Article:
PARKING IN IRELAND
In Ireland people seem to park wherever they can. Parking is confusing. One yellow line marked on the pavement means no parking Monday through Saturday during business hours. Double yellow lines mean no parking at any time. Broken yellow lines mean short stops are OK, but you should always look for explicit signs or ask a passerby.
Even in small towns, rather than fight it, just pull into the most central 'disk' or 'pay-and-display lot'.
Parking discs can be purchased at local shops. You buy one disk for each hour you want to stay. Scratch off the time you arrived on the disk and put it on your dashboard.Pay and Display
These modern pay-and-display machines are solar-powered and placed regularly along the street (about six feet tall, look for blue circle with white letter P). Keep a bag of coins in the ashtray for meter/voucher machines (no change given for large coins).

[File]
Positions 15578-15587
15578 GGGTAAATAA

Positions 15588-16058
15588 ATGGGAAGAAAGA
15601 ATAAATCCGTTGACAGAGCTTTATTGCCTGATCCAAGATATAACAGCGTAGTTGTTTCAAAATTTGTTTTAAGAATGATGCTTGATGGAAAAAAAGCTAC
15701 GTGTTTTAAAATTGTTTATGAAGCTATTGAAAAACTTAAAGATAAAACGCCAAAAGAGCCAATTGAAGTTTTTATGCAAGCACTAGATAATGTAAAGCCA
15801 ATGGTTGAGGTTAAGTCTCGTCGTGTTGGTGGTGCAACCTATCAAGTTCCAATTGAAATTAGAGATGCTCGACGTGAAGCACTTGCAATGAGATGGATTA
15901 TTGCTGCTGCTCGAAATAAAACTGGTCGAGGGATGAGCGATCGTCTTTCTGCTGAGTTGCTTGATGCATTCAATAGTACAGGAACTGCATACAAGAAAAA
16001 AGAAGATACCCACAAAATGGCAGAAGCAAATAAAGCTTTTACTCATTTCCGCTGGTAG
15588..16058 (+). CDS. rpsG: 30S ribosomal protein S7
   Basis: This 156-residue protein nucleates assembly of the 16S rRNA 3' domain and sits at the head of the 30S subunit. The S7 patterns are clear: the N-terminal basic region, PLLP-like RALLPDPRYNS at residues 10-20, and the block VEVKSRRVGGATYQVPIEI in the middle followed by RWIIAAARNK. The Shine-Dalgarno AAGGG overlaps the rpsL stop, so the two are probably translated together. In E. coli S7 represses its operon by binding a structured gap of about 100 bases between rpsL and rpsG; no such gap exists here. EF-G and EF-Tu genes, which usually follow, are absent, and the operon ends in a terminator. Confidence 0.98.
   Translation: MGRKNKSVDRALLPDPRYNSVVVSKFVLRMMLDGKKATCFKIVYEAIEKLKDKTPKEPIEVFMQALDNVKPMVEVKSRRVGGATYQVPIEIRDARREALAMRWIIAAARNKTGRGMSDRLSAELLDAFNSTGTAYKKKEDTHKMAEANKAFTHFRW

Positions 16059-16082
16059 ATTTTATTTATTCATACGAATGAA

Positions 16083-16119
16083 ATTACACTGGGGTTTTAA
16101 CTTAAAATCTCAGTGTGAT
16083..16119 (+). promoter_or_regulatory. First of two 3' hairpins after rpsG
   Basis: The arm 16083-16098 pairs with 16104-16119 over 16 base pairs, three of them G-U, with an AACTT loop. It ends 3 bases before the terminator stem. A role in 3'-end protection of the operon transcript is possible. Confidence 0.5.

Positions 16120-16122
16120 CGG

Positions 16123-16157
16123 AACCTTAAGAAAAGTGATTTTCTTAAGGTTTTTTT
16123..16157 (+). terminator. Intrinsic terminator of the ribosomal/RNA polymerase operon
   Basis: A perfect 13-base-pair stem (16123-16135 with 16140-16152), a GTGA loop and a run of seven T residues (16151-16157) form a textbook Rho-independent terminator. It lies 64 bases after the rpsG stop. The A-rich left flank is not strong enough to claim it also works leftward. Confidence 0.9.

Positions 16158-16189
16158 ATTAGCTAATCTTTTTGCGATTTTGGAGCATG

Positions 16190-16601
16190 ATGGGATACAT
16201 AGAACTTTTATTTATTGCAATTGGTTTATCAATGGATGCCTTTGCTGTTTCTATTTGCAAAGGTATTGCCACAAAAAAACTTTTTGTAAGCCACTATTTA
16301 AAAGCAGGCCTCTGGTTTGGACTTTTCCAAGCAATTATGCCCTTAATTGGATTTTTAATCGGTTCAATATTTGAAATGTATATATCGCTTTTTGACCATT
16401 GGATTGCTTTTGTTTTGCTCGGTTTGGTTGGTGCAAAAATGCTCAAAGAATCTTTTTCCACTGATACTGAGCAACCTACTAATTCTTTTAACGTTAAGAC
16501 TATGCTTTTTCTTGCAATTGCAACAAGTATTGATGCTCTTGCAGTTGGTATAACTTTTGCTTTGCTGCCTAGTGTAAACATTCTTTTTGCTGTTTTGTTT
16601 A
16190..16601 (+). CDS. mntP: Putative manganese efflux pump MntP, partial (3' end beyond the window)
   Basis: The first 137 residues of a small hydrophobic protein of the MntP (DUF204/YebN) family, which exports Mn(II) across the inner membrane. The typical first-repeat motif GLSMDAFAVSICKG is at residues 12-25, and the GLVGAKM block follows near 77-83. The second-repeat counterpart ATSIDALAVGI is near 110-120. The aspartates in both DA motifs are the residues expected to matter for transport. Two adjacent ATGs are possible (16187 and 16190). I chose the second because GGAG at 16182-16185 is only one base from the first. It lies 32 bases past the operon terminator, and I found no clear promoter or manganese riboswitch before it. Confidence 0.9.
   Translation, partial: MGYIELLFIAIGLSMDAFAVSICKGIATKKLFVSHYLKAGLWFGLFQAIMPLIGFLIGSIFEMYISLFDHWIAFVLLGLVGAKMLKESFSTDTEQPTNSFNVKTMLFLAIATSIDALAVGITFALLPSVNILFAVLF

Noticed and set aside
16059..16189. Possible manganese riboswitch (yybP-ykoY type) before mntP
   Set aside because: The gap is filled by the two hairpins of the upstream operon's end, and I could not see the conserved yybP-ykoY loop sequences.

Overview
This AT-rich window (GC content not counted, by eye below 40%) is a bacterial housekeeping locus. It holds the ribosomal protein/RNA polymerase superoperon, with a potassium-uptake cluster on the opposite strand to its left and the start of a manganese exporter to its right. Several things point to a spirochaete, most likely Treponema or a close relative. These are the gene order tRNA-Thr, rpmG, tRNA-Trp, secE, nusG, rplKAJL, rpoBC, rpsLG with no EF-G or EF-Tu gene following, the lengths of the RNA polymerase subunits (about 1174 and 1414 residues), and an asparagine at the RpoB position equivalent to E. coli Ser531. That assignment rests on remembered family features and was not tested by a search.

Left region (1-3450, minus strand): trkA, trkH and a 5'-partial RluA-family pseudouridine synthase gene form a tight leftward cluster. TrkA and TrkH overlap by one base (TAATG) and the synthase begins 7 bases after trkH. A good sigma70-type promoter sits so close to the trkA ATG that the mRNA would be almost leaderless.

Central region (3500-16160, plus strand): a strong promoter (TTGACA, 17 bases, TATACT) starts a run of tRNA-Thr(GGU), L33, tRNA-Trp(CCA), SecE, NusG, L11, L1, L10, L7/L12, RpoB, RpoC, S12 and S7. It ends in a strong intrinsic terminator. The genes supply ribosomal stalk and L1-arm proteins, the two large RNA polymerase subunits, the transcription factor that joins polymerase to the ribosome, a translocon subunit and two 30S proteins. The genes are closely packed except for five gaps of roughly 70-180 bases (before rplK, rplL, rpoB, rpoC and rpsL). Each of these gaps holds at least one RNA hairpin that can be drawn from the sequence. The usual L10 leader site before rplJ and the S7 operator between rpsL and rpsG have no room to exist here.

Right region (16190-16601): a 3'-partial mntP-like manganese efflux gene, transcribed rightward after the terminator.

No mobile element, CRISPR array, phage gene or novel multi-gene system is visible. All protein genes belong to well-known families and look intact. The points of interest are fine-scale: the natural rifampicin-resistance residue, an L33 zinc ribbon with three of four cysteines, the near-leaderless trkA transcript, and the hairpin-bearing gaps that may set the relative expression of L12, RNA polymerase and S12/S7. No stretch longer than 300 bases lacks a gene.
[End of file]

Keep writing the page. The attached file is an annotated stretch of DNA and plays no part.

Signs along the street will state whether parking disc or pay-and-display laws are in effect for that area.
In recent times there has been a concerted effort to control parking in the city. Vehicles which are illegally parked stand a good chance of being clamped or impounded so be careful where you decide to park your car. More and more towns are outsourcing parking control to private companies which are keen to be seen as efficient. This means that illegally parked cars will be quickly immobilized by clamps or even towed away and only released after a hefty fee is paid.Safety
When driving in a city make sure all your windows are closed. You can lock your doors. Do NOT leave valuables on the seat in full view - there have been cases of cars having their window broken at junctions and traffic lights for thugs to steal valuables on display.Parking Tickets
If you get a parking ticket in Ireland you should pay it even if you are driving a rental car. If a ticket is unpaid the rental car company will be charged, and they in turn will bill your credit card.